western United States.

Problem / Question

The bad power in my house is somehow producing EMI in my audio equipment. Will a simple Faraday cage help? (Using an aluminum metal screen) If not that, then what would be the best, most practical, cost-effective solution to blocking this interference.

  • As is usual on S.E., if you think I'm wrong about something, please tell me why.

  • I'm not inexperienced with engineering / physics, although not a professional. Technical explanations are welcome but not required.


I recently moved into a new rental house. It has old wiring (pre-60s) which is mostly un-grounded and quite degraded. The landlord offered to ground a few of the outlets, but not replace all the wiring. For now, I'm going to have to live with the wiring as-is.

Why I think this is EMI

  • Using an amp with a cord as an antenna, the noise behaves exactly like radio wave reception in a TV or a radio. It changes depending on angle, and dissipating somewhat when I block it with my body.
  • I'm using a new power conditioner with ground noise eliminating circutry.
  • There was no noise at all, even without the power conditioner, at my last place.
  • Several other non-audio electrical appliances around the house hum, and sound quite a bit like the noise I hear in the amps.
  • The produced audio frequencies from the noise are all above 500hz or so. It's my understanding that ground loops are usually low-frequency.
  • Using other outlets, grounded or not, all have the same issue.

Things I already tried that didn't work

  • Plugging in to the grounded outlets around the house using an extension cord.
  • Turning off as many things as possible to find the source of the noise.
  • Using different circuit breakers, turning off as many as possible.
  • Using different combination of audio equipment to reduce noise. Using shielded, balanced audio cables greatly reduces the hum. However, that's not possible with everything I own.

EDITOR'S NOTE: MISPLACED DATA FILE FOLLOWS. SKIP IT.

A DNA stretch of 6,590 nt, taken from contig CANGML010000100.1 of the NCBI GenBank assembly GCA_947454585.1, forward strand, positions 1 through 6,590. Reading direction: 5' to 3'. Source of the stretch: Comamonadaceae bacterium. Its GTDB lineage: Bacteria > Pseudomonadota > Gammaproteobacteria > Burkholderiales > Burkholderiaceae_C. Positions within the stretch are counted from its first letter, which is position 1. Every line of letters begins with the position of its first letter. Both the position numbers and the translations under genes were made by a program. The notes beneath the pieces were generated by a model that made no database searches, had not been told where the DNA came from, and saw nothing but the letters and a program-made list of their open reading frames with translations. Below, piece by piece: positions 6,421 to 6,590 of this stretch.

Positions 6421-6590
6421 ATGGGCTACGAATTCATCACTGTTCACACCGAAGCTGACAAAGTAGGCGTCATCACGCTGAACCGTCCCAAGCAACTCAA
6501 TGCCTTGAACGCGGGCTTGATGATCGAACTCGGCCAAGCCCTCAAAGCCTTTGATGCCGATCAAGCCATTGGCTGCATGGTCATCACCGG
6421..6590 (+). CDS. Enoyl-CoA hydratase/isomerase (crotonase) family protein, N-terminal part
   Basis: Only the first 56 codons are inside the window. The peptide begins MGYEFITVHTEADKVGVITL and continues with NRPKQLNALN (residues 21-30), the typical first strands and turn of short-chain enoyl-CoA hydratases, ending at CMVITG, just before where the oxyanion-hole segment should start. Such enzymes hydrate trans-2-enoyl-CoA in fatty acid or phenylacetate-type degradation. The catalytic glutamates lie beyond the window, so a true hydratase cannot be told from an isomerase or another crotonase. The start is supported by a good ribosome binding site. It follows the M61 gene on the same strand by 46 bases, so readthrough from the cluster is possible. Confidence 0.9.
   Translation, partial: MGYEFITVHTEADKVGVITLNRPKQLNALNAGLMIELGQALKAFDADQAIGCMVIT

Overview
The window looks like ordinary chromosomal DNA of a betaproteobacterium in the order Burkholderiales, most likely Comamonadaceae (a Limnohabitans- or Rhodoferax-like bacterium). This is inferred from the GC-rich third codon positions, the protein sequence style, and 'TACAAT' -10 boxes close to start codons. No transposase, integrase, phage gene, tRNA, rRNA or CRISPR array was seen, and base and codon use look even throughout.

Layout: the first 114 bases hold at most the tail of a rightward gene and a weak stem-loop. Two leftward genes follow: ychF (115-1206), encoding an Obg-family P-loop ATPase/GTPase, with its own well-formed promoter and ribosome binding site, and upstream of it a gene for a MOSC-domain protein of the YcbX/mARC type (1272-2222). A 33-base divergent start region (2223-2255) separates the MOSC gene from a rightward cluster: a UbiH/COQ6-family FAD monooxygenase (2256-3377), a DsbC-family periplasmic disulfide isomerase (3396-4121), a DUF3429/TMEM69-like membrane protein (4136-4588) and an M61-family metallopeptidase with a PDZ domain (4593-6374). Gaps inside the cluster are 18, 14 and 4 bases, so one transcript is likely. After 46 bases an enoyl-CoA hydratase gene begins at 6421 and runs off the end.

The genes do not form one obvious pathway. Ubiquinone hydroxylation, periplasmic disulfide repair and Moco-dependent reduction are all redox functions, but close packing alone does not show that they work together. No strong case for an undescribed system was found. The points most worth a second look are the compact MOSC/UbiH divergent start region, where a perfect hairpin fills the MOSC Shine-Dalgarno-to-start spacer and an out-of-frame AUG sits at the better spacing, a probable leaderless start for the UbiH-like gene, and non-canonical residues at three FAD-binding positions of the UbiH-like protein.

• Standing in such a way as to reduce the noise. This works somewhat, but is untenable. (this lead me to the Faraday cage idea).
  • $\begingroup$ Couldn't edit first line, should read: "Greetings from the mid-western United States" $\endgroup$
    – user14088
    Dec 6, 2017 at 19:23
  • $\begingroup$ As you're probably aware, AC current in the U.S. is 60 Hz. If your interference is, in fact, above 500 Hz, then your household AC would not be the source. Would some sort of mesh Faraday Cage reduce it regardless? Probably. But I'd be concerned with heat dissipation. I'd experiment with grounding the amp's chassis first, assuming you have a normal two-prong power cord. You'd also want to check and make sure the power outlet is properly polarized before grounding the chassis. $\endgroup$
    – BillDOe
    Dec 6, 2017 at 20:40
  • $\begingroup$ Hmm, good thoughts. Any way I can easily check for grounding of something? Can I use a multimeter on the ground and one of the plug prongs? I get this even with newer equipment with three pronged cords, so I expect that they're already grounded (at least they should be). Will check out the polarization next time I get a chance. $\endgroup$
    – user14088
    Dec 6, 2017 at 22:01
  • $\begingroup$ there are multipurpose AC plug testers you can buy at hardware stores which will tell you whether or not your outlets are wired up correctly. Also note that you may have two different sources of electrical noise in your environment: radiated EMI (radio waves) or conducted EMI (comes into your audio system as trashy waveforms on top of the 60Hz AC from the wall). you need to know which is the problem in order to know what to fix. $\endgroup$ Dec 6, 2017 at 22:18
  • $\begingroup$ I'm almost positive it's RMI, at least the majority of it. You're probably right, the grounding can't be good, but for now, I'm not as worried about that. $\endgroup$
    – user14088
    Dec 8, 2017 at 4:06

1 Answer 1


After having the power company fix my mains connection, most of the noise dissapeared

I finally got around to calling my power company, and had them come out and test my mains connection. They told me that the grounding on it was bad. After a repair team fixed it, I found about 75% of the noise was gone.

Still more noise than past places, (again, I suspect the old wiring) but at least now the noise is at a manageable level.


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